This has been the interesting one. You can’t just go to most public trackers and stick a torrent on there anymore. For the protection of the sites, and the safety of the general public (so people won’t upload virus infected torrents), most stuff has gone private. A major Star Wars Discord leader helped collaborate with me to get a network setup for distribution. I won’t go into details, other than to say the most clever idea ended up being a single redditor’s suggestion of setting up a gmail account with a vacation email setting to send out links automatically to anyone who requests it. (firstname.lastname@example.org is the email address I use, BTW. Send it a message with a throwaway account you feel safe with. It works.) That, in tandem with google docs, lets me easily keep a database of links running without much effort. For obvious reasons, I can’t post those links here directly.
MY EDITING BACKGROUND
I’m a late 2000s media production graduate who entered the working world during the last major recession, only to find that the industry had shifting mostly to gig work. I have professional training and the degree for newscast editing, and have privately done a number of freelance projects over the years. Obviously, I can’t and won’t share specific details of that here. However, since 2019 I’ve finally taken to youtube to begin sharing new fan projects/AMVs/Passion Projects I did on the side for various convention panels throughout the country over the years. The Channel is here:
A Playlist of some of my AMV Work can be found here:
I am often inspired by the works of well known game directors/storytellers like Hideo Kojima, veteran Anime Directors like Yoshiyuki Tomino, Shoji Kawamori, and Noboru Ishuguro (all of whom I’ve met in person at least once) and of course, the likes of Star Wars veterans like George, Dave Filoni, Marcia Lucas, among others. I’ve studied their styles fairly closely, both in the PT, the OT, and the TV shows, and tried to bring those sensibilities to my own work within the limitations of what my resources allow me to do. I hope that reflects in the editing/storytelling choices I’ve tried to bring to my edits.
My STAR WARS EDITING PHILOSOPHY
Most fan edits I’ve seen tend to aim at either cutting out content, or altering the nature of the film’s story, altering it to be more what many fans believe it should be. I respect and even admire the work that has gone into these takes. Again, this is where some of the most incredible talent in the fandom is on show producing amazing results.
My approach is much simpler. I want to create edits that are purely addative, taking the existing material, and giving us the widest look into the Star Wars universe that’s possible. I try to avoid adding scenes without complete FX unless they are hard to notice, or I have workarounds (See Solo, or 1-2 Episode II scenes), but my goal is to simply take the existing films and give us 4K edits of Star Wars that are as long as can reasonably be without overtly contradicting the current canon in any major ways. I tend not to rescore the films if I can avoid it (even if that means the audio transitions won’t be perfect), and only alter tiny visual bits in non-canon scenes. I tend to cut out very minimal amounts of material, and add far, far more to it wherever I can. Does my approach work? Do you prefer another editor’s take? That’s cool and totally understandable. I just ask that you respect the goal I’m trying to accomplish with these edits.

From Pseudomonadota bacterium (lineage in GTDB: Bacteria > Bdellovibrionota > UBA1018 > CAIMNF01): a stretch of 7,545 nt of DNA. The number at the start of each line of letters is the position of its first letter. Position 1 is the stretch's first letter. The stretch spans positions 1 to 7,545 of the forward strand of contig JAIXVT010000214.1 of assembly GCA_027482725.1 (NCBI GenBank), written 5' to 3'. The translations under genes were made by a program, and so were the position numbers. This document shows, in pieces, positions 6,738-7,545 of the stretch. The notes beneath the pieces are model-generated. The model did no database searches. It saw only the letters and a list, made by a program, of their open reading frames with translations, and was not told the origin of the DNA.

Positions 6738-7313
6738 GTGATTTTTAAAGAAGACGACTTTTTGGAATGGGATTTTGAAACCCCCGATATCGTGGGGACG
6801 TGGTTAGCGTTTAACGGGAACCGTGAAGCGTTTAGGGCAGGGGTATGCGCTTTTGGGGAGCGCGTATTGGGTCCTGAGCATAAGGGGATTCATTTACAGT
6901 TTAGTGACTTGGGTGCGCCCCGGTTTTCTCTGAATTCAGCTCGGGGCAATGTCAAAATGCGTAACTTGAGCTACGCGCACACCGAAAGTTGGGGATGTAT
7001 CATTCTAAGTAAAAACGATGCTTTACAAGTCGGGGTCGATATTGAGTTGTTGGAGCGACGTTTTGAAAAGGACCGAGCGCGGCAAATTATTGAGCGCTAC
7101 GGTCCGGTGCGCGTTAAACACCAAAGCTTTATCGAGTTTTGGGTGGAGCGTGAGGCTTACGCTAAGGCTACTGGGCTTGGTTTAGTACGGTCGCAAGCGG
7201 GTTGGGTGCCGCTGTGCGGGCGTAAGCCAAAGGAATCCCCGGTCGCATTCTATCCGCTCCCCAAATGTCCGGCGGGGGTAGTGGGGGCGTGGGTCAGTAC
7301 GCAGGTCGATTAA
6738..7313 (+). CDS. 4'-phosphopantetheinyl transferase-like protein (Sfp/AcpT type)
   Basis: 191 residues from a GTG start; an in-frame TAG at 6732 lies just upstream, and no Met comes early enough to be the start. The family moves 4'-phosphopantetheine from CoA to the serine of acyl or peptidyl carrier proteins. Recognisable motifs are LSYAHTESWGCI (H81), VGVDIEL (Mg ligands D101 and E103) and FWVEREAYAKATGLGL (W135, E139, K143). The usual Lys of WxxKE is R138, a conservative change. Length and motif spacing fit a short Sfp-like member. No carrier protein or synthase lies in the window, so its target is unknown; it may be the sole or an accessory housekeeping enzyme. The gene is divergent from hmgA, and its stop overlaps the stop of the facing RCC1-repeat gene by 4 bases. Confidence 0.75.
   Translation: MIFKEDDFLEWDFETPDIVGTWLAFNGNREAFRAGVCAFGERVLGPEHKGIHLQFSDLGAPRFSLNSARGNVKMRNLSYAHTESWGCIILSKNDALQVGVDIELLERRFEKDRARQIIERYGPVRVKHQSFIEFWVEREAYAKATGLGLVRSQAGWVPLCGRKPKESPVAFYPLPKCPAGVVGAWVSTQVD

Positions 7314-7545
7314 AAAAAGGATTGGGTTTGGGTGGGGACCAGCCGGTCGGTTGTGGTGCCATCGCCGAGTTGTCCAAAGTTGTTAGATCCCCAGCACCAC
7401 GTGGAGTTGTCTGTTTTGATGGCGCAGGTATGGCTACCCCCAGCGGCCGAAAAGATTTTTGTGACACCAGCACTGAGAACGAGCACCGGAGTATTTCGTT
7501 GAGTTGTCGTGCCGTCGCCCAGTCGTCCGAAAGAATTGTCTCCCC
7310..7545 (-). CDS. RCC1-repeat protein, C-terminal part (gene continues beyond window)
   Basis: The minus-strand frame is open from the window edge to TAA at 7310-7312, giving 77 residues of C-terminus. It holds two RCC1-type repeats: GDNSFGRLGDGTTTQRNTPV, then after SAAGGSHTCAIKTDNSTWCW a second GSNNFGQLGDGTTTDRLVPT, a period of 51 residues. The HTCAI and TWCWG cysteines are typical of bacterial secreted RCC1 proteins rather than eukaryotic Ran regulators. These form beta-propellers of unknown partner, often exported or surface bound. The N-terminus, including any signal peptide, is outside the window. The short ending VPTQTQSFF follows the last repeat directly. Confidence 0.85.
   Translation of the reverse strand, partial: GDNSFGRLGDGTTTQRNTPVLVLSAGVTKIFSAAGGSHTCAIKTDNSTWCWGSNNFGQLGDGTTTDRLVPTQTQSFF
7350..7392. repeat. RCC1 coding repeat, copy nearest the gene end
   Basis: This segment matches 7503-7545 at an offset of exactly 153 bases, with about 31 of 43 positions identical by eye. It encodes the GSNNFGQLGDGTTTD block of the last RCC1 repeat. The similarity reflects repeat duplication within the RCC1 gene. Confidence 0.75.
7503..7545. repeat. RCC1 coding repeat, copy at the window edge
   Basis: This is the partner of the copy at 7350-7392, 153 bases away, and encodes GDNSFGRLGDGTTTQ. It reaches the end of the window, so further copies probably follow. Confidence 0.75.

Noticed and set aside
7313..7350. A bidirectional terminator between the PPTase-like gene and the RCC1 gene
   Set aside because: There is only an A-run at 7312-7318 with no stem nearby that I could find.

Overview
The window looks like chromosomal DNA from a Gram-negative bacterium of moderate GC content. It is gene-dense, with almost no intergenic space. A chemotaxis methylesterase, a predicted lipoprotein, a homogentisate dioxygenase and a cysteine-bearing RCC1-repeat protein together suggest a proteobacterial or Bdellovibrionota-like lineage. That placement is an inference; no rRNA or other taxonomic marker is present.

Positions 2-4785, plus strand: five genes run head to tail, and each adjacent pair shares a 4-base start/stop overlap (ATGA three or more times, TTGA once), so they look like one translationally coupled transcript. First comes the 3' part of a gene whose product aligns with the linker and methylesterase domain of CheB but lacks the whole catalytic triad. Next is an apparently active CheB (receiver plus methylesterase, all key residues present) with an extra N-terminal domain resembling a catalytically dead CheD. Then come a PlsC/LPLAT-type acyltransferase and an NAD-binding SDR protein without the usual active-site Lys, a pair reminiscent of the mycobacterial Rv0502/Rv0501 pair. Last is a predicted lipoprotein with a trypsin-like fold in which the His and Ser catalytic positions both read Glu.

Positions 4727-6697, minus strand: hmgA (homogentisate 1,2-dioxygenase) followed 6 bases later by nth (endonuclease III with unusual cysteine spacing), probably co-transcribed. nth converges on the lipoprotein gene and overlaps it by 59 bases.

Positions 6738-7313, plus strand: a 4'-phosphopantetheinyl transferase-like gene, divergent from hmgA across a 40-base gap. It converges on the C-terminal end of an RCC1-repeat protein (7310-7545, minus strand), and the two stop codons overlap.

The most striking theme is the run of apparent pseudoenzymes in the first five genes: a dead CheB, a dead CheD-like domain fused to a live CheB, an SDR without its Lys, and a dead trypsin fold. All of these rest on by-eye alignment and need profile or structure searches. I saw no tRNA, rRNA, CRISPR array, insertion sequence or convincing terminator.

But enough about me. Let’s talk about Star Wars Edits themselves.
First, let me start again by immediately crediting Hal9000 and DrDre for their excellent work at upscaling the PT deleted scenes to 1080P. Their high quality work further scaled to 4K with little issue in my software, and also was easy to Color-Grade in HDR, giving us decent looking 4K versions of many of these scenes for my projects. While I did attempt to obtain the scenes through alternate means myself (and had to do so for 2 very small bits in Episode I, as they were not finished in Hal’s collection), his versions remained by far the best source available anywhere in the world, so again full praise should be given to these two for the gift they gave us editors. Dropping his video files into my Episode III edit was like night and day compared to the other versions I was using.
STAR WARS EPISODE I - THE PHANTOM MENACE - EXTENDED EDITION
An extended edit of TPM with 7 different deleted scenes restored, available in 4K HDR and 1080p. Meant to be paired with my releases of Episodes II and III for a new extended experience for the entire PT. 2 Hours and 23ish minutes. Updated to a brand new v2.0 release in late September 2021.
New Teaser Trailer for Episodes I & II Extended
STAR WARS EPISODE II - ATTACK OF THE CLONES - EXTENDED EDITION
An extended edit of AOTC with 10 different deleted scenes restored, available in 4K HDR and 1080p. Meant to be paired with my releases of Episodes I and III for a new extended experience for the entire PT. 2 Hours and 35ish minutes. Updated to a brand new v2.0 release in late September 2021.
New Teaser Trailer for Episodes I & II Extended
10 Minute Episode II 4K HDR sample from the edit (featuring 5 restored scenes!):
STAR WARS EPISODE III - REVENGE OF THE SITH - THE SIEGE OF MANDALORE CUT (v2.0)
This is a 4.5 hour cut of Revenge of the Sith, merged with the 4 episodes from the Siege of Mandalore Clone Wars Finale, 21 minutes of the battle of Coruscant from the 2005 Clone Wars Microseries, and 5 deleted scenes, all put together into one massive chronological canon-friendly super edit. Available in both 1080p and 4K HDR. The gag dub of “backstroke of the west” (google it) is also included in the files as a 3rd Audio Track that can be heard during all the live Revenge of the Sith segments. The Original edit was released on May 5th, but as of 12/15/2020, we are now up to a v3.0 release of the cut, with improved visual and audio transitions, and a more natural opening sequence. See the 3 minute preview below for the update.